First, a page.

When he’s not busy running M Restaurant’s launch site in Threadneedle Street in the City, Zack Charilaou is happy relaxing with his young family and chilling out to Luther Vandross. Here he shares what he has been up to this summer and how he is enjoying living up to the challenge of constantly finding new ways to give his guests fresh experiences and ever better hospitality.
Zack Charilaou is very aware of finding new ways to excite and go the extra mile for his customer’s at M Threadneedle Street as the competition in the Square Mile hots up even more. He explains how he is looks to put hospitality, service and offering new experiences above even the food and drink offer.
We are well in truly in to the second half of the year so how has 2017 gone for you so far?
Very good! Going very much against the trend of the industry and showing significant growth on last year, in a time where a 5% drop in sales vs 2016 seems to be the ball park pattern across hospitality.
What have been your best moments of the year so far – business wise and personally?
The best moment of the year for the business has certainly been the addition of a new restaurant to our little empire we are pushing to create (M Restaurants is this week opening its new Bar & Grill concept in Twickenham) . Growing the brand is extremely satisfying and seeing us thrive where others seem to be struggling highlights what a driven, passionate, hard working and knowledgeable team we have.
My personal best moment has been my promotion to restaurant director. It feels amazing to have gone from a 15 year old bar back washing glasses to running one of the most popular, successful and awarded restaurants in London.
Most challenging moments of the year – business wise (and if you want) personally?
The most challenging part of this year has been to ensure we remained the leading destination restaurant in the City, in a year where several high profile competitors have opened around us, with a similar food offering and price point. We’ve had to push even harder to ensure we keep impressing our regulars, creating unique experiences for first time diners and capturing them to return, in a time when most London restaurants are reporting negative growth.
Continuing to improve and develop the brand is essential, not only to keep the brand thriving but to keep our regulars excited. Becoming too complacent can see competitors over take you very quickly, which is something I am very aware of. To remain industry leaders means we need to consistently develop and improve, come up with fresh and innovative ideas and keep the offering fresh. And, of course, my toughest personal challenge was the transition from a wet led only role, to a full operational role. However this has been more exciting as it has been challenging.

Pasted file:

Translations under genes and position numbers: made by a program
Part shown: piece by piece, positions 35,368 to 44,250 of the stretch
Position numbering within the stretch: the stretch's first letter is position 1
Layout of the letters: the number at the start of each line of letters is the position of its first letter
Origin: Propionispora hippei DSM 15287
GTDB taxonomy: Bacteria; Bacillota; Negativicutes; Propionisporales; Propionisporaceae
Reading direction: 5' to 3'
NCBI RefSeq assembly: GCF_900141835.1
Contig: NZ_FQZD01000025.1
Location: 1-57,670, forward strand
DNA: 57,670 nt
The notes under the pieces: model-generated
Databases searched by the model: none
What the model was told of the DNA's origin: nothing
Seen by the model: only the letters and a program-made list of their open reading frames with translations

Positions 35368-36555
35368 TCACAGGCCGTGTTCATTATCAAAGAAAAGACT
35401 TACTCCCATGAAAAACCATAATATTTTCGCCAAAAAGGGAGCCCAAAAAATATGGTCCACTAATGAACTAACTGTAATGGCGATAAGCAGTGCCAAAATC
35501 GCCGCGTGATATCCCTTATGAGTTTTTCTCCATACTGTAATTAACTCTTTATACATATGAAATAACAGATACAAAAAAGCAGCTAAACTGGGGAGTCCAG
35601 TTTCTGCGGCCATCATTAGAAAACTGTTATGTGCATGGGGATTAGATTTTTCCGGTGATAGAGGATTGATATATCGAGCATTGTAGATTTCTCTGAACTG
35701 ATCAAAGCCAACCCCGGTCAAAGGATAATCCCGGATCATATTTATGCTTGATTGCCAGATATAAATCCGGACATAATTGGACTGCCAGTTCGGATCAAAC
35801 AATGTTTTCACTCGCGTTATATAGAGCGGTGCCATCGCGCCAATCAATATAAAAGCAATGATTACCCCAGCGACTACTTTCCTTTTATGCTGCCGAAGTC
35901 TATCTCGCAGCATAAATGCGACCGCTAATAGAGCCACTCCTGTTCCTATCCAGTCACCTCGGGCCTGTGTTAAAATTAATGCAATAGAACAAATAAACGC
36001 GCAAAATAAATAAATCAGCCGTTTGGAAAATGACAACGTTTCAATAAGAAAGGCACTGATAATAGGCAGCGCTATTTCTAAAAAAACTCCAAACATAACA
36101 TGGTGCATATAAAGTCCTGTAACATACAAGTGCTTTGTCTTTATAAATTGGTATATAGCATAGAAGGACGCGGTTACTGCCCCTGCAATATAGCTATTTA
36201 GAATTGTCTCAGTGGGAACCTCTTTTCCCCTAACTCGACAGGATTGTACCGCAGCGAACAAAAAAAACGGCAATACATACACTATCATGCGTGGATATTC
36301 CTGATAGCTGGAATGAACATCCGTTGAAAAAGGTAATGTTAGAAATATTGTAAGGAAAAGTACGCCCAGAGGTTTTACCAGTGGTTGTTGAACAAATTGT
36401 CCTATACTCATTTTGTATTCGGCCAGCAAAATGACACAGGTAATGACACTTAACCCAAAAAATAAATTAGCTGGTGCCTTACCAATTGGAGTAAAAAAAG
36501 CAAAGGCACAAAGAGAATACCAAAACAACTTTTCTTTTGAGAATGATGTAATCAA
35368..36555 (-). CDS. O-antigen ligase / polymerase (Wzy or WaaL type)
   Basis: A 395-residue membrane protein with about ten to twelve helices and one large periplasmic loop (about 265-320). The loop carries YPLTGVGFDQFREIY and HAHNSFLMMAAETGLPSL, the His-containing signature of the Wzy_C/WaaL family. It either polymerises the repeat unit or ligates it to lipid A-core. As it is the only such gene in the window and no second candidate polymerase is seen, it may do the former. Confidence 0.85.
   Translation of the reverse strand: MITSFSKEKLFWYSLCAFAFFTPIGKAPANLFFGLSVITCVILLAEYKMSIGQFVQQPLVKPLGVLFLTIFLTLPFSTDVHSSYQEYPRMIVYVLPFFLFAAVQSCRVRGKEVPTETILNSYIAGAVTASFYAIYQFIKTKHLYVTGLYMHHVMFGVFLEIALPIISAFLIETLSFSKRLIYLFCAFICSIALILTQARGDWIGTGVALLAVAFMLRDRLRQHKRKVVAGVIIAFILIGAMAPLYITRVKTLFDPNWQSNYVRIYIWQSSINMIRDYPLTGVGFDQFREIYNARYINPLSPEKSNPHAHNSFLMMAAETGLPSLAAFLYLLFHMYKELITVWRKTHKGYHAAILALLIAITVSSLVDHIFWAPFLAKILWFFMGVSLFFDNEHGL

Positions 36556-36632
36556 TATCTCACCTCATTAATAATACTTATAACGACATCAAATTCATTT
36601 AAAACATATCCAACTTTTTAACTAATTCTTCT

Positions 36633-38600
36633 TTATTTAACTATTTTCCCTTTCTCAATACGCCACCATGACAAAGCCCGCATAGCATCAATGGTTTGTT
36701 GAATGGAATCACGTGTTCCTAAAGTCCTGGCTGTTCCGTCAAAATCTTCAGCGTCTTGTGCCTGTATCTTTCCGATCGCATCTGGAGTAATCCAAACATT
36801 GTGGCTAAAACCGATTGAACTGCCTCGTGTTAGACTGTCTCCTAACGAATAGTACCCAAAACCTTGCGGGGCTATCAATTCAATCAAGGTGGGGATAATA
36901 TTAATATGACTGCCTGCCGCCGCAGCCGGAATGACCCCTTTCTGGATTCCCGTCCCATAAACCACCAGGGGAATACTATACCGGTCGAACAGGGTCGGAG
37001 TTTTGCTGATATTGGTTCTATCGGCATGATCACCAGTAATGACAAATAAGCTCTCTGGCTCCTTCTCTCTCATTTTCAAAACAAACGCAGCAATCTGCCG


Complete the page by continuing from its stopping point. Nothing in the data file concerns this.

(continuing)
What are your big goals for the business for the rest of the year?
Beyond financials, the aim for the brand is to create a ‘little brother’ brand, that has a concept built to excite people and allow the outskirts of London to experience central London service and outstanding hospitality, with an excellent product executed properly but at high street pricing. Imagine the difference between buying Chanel from Sloane Avenue or Bicester Village. Same bag, same brand – extreme value!
What do you see as being the big trends/ influences on your part of the industry?
To survive in an increasingly congested industry, in the world’s best city for hospitality. Your brand must be something more than your food and drink, no matter how good they are. I think the biggest changes will come more on the non-tangible side of hospitality – the things that don’t cost money (except a little extra wages).
Creating an experience is what will capture new and keep existing business, you’re product can no longer carry you on its own. I think more theatrical service will become more and more common and gives people miles more for their money. I always say to the staff, “You can take a bottle of wine off the shelf, carry it to the table upside down and shake it, rip the foil off, pop the cork loudly, pour fast with no elegance and give no information about the wine. Or you can carry the wine delicately, introduce the wine to the table, give an interesting point or two on the wine, open it with style and serve with elegance. Both ways, the guest will pay the same and it’s these details that separate us”.
I think this will become more and more important and also more exciting. Be it ‘at the table’ masterclasses and other educational, but fun service styles of service becoming more normal and ultimately increase guests expectation levels.
What did you get up to over the summer?
I had a staycation. Switched off, spent some time with my son and fiancé and eat in as many restaurants I haven’t had the chance to go to before. The challenge was to eat as much variety as possible without doing any washing up! And drink lots and lots of 2005 Bordeaux.
What did you read?
I’m not much of a reader. I was watching Power on Netflix until my eyes turned square.
What’s your favourite place for a sunset drink?
Café Mambo – Ibiza!
What are you drinking?
Domaine Ott, colder than a polar bear’s paw.
What is your ultimate summer movie?
Goodfella’s. Its also my ultimate autumn, winter and spring movie.
Best summer song?
This year – Calvin Harris, Slide.
Overall – Luther Vandross, Never too much.